Hours of Service Laws Aim to Prevent Trucking Accidents
With long shifts and hours of endless driving, staying awake at the wheel isn’t an easy task. In fact, 31 percent of all trucking accidents are caused by fatigue, which is more than the percentage alcohol and drug related truck accidents combined.
The consequences of fatigued truck driving gained the attention of the general public on June 7, 2014, when comedian and entertainer Tracy Morgan and seven other passengers were hit by a Wal-Mart truck while riding in a limo-bus on the New Jersey Turnpike. The crash killed one passenger, James McNair, and left the survivors with severe injuries.
The truck driver, Kevin Roper, had apparently been behind the wheel of the truck for over 24 hours without any sleep, a clear violation of hours of service laws. This fatigue is ultimately what caused the collision, and Roper faces charges of vehicular homicide.
What are Hours of Service Laws?
The Hours of Service laws were put in place to protect drivers and other passengers on the road from fatigue-related accidents. These laws include:
60/7 or 70/8 Rules. This allows truckers the freedom to choose between the two rule sets, both of which set limitations on the amount of driving that can be completed in consecutive days. A driver cannot exceed 60 consecutive hours in a seven day period or 70 consecutive hours in an eight day period. Once they have accumulated those hours, they must take a 34-hour rest break.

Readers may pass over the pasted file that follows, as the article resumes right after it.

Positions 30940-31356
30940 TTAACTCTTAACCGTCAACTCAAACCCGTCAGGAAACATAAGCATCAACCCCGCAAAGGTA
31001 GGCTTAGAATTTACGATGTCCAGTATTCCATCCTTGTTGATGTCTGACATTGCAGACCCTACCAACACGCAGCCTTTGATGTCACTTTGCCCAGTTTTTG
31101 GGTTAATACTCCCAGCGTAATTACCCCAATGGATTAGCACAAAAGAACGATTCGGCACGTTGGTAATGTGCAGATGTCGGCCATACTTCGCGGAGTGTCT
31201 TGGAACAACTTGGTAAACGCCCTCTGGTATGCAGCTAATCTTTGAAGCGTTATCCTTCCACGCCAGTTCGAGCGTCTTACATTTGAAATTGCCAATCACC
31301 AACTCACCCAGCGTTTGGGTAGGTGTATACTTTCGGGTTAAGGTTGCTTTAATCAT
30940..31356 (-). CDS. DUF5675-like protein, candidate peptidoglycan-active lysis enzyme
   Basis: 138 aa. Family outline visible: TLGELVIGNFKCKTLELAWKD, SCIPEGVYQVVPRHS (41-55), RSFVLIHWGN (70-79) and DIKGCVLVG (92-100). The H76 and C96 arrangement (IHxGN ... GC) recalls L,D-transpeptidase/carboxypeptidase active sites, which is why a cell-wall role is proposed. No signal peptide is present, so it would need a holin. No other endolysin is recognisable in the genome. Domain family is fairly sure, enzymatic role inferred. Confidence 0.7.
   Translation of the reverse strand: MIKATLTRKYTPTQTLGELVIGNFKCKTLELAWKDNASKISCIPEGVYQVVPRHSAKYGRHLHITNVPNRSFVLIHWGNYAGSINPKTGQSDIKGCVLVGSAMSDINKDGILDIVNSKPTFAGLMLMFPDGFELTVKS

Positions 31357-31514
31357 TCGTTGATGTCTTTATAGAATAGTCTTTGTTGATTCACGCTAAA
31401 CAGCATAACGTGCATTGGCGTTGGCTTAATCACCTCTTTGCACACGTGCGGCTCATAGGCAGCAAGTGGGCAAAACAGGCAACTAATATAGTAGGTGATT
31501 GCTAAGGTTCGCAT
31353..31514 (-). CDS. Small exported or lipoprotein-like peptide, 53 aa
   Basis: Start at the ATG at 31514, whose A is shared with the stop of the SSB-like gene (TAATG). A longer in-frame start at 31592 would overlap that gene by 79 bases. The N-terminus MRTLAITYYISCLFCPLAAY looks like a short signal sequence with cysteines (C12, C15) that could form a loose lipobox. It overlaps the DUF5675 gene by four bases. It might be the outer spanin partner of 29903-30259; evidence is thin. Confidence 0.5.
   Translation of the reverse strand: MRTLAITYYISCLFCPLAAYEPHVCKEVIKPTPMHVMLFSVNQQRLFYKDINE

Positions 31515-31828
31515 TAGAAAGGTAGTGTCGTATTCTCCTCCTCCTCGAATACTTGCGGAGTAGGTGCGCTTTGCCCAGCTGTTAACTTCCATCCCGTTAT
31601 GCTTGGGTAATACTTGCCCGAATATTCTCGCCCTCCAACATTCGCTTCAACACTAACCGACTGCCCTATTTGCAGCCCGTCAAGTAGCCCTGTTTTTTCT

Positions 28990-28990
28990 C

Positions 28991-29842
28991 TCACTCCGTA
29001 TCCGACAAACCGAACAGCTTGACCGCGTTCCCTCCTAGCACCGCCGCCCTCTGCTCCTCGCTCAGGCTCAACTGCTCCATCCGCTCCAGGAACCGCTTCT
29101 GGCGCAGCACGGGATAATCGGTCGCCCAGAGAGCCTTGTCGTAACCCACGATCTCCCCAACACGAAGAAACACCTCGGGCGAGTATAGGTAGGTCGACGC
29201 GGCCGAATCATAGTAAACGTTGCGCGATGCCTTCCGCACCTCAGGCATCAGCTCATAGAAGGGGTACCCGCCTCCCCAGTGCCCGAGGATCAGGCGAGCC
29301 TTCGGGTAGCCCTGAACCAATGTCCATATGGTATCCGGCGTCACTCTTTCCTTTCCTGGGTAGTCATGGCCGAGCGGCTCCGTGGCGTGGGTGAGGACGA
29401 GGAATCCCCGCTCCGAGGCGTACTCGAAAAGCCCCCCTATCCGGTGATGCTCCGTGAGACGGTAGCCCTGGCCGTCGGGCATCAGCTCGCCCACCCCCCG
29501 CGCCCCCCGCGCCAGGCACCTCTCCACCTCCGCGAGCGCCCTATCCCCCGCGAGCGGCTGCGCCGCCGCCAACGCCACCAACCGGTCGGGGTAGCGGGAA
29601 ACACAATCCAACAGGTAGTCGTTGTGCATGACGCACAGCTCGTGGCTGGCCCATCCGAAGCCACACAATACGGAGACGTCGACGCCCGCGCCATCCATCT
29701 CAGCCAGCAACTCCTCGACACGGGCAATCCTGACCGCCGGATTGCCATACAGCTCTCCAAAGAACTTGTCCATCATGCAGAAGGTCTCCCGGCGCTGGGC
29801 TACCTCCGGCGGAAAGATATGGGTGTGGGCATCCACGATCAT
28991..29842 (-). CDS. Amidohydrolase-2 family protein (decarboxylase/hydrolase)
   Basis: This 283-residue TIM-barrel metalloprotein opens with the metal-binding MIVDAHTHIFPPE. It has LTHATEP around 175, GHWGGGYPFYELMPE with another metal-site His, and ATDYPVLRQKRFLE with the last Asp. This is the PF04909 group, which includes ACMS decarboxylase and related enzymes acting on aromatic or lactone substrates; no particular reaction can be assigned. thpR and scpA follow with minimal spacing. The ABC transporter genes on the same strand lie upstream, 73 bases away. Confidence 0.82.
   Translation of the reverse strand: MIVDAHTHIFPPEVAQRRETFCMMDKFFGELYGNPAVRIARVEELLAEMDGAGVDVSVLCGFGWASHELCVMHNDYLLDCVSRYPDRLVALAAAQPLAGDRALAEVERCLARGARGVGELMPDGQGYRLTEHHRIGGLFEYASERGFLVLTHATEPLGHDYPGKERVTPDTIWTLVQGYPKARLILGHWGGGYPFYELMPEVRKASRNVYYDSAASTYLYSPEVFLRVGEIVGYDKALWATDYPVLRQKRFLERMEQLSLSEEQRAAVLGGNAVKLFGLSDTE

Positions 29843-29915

30 Minute Break Rule. This rule makes it mandatory for every driver to take at least one 30 minute break for every eight hours of driving. This break must be “off-duty” in which they can eat or take a nap, but cannot be driving.
The 14-Hour Window Rule. No matter how many 30-minute breaks have been taken, there is a strict 14-hour driving window for all truck drivers. For example, if a driver begins his route at 6:00 AM, he must stop driving at 8:00 PM. Breaks do not extend this 14 hour window.
The 11-Hour Limit Rule. Within the 14-hour window, drivers are only allowed to drive for 11 hours. So while they have a 14-hour work window, they cannot drive for 14 hours consecutively, even with breaks. Eleven hours is the maximum driving limit, before the driver must take 10 hours off to rest.
The 34-Hour Restart Rule. This rule requires that in order to “restart” their 60/7 or 70/8 work week, a driver must spend at least 34 hours off-duty. This means 34 hours of complete free time for the driver. This time does not include non-driving work, but must be given to the driver for rest and sleep.
Contact Moraitakis & Kushel, LLP, Truck Accident Lawyers
Trucking accidents caused by fatigue can have fatal and serious consequences. Violating the hours of service laws can be seriously dangerous and puts the truck driver and all other drivers on the road at risk.
If you or someone you love was injured in a trucking accident by a driver asleep at the wheel, hours of service violations may be the cause. In order to receive just compensation for your physical, emotional, and financial damages, contact the truck accident lawyers at Moraitakis & Kushel and begin your journey to justice today.